Varken shorts eller kostym: En studie av hur fyra folkbibliotek interagerar med sina användare på Facebook.
Independent thesis Advanced level (degree of Master (Two Years)), 20 credits / 30 HE creditsStudent thesisAlternative title
Neither Shorts, Nor Suits : A Study of how Four Public Libraries Interact with their Users on Facebook. (English)
The purpose of this thesis has been to examine how four public libraries interact with their patrons on Facebook. The thesis strives to investigate which methods of interaction that seems to generate the most positive response from the patrons. Emphases has been placed on how the libraries communicate with their patrons, in terms of language use, update frequency and response to patron comments. The theoretical foundation of this paper has been inspired by Norman Fairclough, and his theories regarding how discourse not only reproduces social and cultural practices, but also has the power to change them. By becoming aware of the language that we utilise, and what implications it can have, we can make active choices regarding which reality we want to (re)produce.
Four public libraries in the Stockholm area were selected, and their Facebook pages were studied for five months, between November 2011 and April 2012. Interviews were conducted with one librarian from each library. The interviews showed that the librarians recognised the potential difficulties in finding a balance between the language commonly used in the library community, and the language specific to social media. They were also sensitive to the fact that Facebook-active librarians needed to be able to express themselves rather freely, and use a somewhat more relaxed language than they did in other library-related contexts.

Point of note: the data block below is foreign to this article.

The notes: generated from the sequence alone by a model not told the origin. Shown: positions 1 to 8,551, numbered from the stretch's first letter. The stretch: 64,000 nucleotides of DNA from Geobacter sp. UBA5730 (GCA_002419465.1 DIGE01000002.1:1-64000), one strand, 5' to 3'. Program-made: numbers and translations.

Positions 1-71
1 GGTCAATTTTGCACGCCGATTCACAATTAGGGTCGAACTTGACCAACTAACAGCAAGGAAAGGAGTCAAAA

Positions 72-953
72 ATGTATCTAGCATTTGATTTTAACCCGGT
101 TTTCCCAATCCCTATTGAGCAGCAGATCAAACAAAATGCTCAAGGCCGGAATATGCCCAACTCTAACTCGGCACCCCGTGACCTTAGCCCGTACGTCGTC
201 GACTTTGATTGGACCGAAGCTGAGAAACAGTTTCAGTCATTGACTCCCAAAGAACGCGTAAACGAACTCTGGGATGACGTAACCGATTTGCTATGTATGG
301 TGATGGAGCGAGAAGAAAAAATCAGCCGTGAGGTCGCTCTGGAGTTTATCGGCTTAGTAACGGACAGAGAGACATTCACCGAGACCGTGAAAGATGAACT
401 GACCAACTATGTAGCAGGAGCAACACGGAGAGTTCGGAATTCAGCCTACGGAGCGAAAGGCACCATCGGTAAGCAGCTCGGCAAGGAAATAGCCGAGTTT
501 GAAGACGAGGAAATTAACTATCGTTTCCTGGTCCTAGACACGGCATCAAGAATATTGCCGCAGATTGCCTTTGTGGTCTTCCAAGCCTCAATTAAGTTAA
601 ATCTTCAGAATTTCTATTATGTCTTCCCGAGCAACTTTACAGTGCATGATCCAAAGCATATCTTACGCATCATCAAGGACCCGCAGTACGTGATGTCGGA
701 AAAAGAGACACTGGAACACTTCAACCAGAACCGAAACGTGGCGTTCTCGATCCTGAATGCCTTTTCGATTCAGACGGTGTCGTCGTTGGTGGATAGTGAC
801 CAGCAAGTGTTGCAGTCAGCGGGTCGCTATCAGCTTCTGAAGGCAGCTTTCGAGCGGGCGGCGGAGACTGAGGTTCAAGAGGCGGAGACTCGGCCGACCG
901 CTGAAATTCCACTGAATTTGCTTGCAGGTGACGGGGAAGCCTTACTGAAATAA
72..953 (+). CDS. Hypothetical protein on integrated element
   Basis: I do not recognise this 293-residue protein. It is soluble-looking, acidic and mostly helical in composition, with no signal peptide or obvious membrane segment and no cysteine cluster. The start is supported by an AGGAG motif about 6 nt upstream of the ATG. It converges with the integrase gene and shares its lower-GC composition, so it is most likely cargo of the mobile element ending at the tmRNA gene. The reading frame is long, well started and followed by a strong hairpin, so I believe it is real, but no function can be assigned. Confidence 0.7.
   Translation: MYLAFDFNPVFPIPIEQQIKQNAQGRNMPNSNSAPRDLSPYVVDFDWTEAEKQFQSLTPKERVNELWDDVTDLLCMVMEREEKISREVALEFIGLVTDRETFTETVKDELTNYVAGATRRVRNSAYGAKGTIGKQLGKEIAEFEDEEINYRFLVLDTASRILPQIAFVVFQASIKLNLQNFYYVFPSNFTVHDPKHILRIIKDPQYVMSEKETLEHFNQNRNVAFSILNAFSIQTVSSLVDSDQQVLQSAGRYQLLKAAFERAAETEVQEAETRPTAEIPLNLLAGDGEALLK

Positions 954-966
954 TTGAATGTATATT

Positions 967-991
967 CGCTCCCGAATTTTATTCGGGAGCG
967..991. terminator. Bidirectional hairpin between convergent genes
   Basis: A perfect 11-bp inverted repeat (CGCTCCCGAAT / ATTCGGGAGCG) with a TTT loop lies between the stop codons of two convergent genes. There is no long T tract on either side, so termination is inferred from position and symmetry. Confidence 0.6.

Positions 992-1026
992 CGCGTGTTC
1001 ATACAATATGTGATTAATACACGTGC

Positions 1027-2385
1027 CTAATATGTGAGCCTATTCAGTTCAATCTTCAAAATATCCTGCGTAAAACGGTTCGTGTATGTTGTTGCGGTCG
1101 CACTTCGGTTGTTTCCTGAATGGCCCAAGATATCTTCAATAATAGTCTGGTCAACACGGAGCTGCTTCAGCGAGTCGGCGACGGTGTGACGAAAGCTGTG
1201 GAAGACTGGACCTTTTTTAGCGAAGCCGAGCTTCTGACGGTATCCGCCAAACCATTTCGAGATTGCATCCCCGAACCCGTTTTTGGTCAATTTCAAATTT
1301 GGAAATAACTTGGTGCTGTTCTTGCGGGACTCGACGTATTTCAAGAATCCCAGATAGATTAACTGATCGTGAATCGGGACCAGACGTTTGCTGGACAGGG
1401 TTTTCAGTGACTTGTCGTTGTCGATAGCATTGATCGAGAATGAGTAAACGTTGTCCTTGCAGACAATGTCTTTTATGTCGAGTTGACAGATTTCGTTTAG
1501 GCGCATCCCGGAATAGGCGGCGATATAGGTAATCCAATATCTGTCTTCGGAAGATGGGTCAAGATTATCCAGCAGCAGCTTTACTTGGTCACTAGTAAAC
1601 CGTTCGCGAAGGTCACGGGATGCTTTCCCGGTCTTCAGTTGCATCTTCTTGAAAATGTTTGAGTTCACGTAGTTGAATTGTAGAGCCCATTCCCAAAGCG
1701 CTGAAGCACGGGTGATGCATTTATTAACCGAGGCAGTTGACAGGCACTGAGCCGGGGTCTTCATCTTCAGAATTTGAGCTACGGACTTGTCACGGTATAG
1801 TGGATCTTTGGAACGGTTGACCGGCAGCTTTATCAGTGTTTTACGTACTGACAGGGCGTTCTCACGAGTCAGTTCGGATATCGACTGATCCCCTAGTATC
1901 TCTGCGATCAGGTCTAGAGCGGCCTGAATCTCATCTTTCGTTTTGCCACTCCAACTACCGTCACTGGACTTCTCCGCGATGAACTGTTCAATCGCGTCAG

My findings indicate that a successful Facebook presence is dependent on how much time and effort the library has the possibility to invest, considering that social media requires frequent, varied and engaging updates. The dialogue between libraries and patrons is benefited when the libraries respond to comments and questions as swiftly as possible, ideally within a couple of hours.
My research suggests that language constitutes a key element when libraries and patrons interact on Facebook. While engaging in what Fairclough refers to as critical awareness of language, libraries can make active choices regarding what level of personality, and what tone of professional expertise, they want to deploy when they address their patrons, and consequently how they want the library to be perceived. This can contribute to regulating the power imbalance between the libraries and their patrons. By signing Facebook posts with their real names, responding swiftly and attentively to the patrons’ comments, and finding a balance between a more conventional library discourse and a more relaxed one, the libraries can consciously strive to alter the image of the library as an anonymous, rather formal, distanced institution.
Place, publisher, year, edition, pages
2012. , 85 p.
Uppsatser inom biblioteks- & informationsvetenskap, ISSN 1650-4267 ; 560
Facebook, Social Media, Library 2.0, Public Libraries
Facebook, sociala medier, Bibliotek 2.0, folkbibliotek
Other Humanities not elsewhere specified
IdentifiersURN: urn:nbn:se:uu:diva-175479Local ID: 560OAI: oai:DiVA.org:uu-175479DiVA: diva2:531692
Subject / course
Library and Information Science
Master Programme in ALM